Headquartered in Colorado Springs, Griffis/Blessing maintains additional offices in Denver and manages over 4,000,000 square feet of office, retail and industrial space and approximately 6,500 apartment units.
In its early years, the firm specialized in multi-family services and then expanded its expertise to include office, medical, retail, industrial and corporate and government properties.
Giffis/Blessing has grown to over 150 employees and manages assets valued in excess of $600 million for numerous private and institutional owners.
Runners up: Hoff & Leigh, Dominion Property Management
RE/MAX Properties, Inc. was established in 1986 and works to offer top-notch home buying, selling and relocation services.
Locally owned and family-operated, RE/MAX boasts more than 230 experienced associates who provide superior consultation-based real estate services to clients. Associates specialize in all areas and all property price ranges.
The company’s website, HomesColorado.com serves as a comprehensive resource targeted at providing online tools to explore the Colorado Springs real estate market and the community. Users can search for a home by area, property type, floor plan or price, and it also allows for customized searches by school district or other specific personalized criteria.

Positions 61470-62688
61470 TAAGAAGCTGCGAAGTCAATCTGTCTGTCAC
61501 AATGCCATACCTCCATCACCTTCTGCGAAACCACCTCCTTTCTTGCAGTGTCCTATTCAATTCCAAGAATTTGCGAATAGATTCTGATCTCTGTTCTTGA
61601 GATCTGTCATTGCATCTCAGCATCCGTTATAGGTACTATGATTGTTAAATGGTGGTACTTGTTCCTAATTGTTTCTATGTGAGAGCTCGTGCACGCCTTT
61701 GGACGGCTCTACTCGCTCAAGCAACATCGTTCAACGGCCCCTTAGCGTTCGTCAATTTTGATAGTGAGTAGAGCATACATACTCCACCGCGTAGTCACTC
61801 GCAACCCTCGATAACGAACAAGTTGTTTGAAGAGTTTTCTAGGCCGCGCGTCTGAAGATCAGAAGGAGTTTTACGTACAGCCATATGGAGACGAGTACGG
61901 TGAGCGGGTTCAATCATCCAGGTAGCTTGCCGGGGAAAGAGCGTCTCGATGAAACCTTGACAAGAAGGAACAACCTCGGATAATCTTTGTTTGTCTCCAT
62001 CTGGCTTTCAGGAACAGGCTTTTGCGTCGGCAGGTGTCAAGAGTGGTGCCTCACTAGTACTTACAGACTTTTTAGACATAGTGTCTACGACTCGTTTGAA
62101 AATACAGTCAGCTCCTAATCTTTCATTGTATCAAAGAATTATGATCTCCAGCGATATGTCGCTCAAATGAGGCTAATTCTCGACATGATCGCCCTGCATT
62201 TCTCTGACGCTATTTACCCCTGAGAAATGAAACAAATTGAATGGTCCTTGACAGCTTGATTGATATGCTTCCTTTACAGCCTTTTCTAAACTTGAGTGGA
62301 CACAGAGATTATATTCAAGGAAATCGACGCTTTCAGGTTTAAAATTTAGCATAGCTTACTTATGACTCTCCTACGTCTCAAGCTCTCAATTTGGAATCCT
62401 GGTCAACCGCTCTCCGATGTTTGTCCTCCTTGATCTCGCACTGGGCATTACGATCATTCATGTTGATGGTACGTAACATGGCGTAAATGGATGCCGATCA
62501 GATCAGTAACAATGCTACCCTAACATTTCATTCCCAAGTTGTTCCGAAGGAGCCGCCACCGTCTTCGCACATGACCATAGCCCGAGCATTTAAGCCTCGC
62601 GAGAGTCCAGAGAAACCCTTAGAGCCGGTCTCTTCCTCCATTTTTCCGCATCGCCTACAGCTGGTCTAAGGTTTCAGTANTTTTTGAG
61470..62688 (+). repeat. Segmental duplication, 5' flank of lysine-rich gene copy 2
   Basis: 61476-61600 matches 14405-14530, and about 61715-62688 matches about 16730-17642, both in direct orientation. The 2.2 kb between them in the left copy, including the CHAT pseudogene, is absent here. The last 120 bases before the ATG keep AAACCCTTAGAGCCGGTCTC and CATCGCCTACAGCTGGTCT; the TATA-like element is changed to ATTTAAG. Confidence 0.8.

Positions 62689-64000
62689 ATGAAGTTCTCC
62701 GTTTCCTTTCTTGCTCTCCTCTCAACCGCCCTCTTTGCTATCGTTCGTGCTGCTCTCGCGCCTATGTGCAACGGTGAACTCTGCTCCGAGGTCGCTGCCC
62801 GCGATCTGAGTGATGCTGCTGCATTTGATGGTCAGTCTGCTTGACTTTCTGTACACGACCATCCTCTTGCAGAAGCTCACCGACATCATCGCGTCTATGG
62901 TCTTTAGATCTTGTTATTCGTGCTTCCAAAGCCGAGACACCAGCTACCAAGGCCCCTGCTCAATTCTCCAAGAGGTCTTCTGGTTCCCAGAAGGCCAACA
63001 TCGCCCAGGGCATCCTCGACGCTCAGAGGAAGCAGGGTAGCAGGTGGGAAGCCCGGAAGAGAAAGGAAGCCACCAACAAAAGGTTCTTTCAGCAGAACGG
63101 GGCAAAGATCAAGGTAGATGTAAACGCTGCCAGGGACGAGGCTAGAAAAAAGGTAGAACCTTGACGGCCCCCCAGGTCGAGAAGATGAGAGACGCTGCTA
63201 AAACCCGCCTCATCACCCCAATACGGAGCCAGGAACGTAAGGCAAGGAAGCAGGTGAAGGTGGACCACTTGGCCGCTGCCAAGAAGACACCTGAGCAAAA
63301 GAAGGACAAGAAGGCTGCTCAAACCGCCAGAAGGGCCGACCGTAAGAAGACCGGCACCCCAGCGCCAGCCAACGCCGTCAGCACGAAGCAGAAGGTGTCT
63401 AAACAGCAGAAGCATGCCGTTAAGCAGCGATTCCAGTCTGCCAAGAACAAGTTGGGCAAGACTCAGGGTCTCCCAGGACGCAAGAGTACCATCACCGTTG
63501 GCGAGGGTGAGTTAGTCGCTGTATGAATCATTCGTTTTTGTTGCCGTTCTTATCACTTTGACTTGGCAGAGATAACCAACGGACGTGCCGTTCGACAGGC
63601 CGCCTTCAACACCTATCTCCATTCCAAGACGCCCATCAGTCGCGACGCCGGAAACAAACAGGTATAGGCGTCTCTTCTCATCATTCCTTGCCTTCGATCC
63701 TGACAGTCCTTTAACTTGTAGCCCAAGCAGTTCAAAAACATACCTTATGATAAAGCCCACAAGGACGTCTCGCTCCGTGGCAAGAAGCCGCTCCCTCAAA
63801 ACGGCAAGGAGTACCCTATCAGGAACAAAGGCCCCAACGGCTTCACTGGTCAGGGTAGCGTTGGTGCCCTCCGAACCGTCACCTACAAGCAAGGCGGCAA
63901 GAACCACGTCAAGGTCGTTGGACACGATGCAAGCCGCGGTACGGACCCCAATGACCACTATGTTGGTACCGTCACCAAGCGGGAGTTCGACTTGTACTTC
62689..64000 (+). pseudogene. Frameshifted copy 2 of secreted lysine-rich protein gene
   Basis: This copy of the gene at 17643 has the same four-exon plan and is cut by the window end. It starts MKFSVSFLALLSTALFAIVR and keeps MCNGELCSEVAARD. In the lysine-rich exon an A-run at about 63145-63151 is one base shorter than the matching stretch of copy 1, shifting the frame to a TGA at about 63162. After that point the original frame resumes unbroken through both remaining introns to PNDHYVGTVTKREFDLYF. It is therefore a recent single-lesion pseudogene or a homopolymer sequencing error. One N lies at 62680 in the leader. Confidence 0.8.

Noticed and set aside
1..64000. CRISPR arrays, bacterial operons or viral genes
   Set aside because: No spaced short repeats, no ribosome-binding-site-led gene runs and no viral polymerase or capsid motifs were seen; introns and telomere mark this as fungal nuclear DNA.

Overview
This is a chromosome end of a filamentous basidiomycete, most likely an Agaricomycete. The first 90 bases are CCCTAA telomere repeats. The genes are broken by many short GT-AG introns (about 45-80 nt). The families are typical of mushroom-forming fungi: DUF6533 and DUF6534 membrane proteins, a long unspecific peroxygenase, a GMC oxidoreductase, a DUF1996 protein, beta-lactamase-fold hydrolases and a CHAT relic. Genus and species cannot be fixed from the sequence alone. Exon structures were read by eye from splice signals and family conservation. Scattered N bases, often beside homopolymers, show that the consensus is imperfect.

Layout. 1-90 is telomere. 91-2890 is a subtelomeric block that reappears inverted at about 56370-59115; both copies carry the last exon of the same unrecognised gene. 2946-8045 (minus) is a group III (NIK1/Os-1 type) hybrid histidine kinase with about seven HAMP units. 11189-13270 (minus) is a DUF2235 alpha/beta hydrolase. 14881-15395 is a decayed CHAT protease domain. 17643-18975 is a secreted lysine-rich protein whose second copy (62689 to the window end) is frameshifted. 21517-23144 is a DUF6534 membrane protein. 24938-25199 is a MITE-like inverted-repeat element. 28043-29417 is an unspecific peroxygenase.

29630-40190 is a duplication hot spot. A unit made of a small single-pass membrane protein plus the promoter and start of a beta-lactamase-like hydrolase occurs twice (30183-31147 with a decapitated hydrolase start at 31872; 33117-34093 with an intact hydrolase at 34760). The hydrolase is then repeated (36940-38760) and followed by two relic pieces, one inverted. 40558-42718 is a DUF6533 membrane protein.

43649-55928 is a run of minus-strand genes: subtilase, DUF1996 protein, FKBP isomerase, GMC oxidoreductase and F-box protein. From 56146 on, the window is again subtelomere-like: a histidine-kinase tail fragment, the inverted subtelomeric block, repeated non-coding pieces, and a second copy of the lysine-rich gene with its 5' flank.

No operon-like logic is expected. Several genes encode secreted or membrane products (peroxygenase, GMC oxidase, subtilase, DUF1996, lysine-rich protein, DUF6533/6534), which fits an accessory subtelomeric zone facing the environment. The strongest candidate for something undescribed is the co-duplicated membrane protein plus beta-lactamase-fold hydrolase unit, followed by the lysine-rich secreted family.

RE/MAX Properties has provided support to the Children’s Miracle Network with sales associates donating about $10,000 to the organization every year. The company also donates to other non-profits including Habitat for Humanity, the Arthritis Foundation, TESSA, American Cancer Society and the Pikes Peak Therapeutic Riding Center.
Runners up: ERA Shields, Keller Williams
Back in 1987, Bob Hoff and Tim Leigh had a plan to become experts at property leasing in Colorado Springs. The pair had been working together in the commercial property business as leasing agents. Back then, the partners, although 25 years apart in age, made quite a team. They drove around town in a car with no passenger window and a door that swung open on every right-hand turn. But they were striking at least one real estate transaction a day.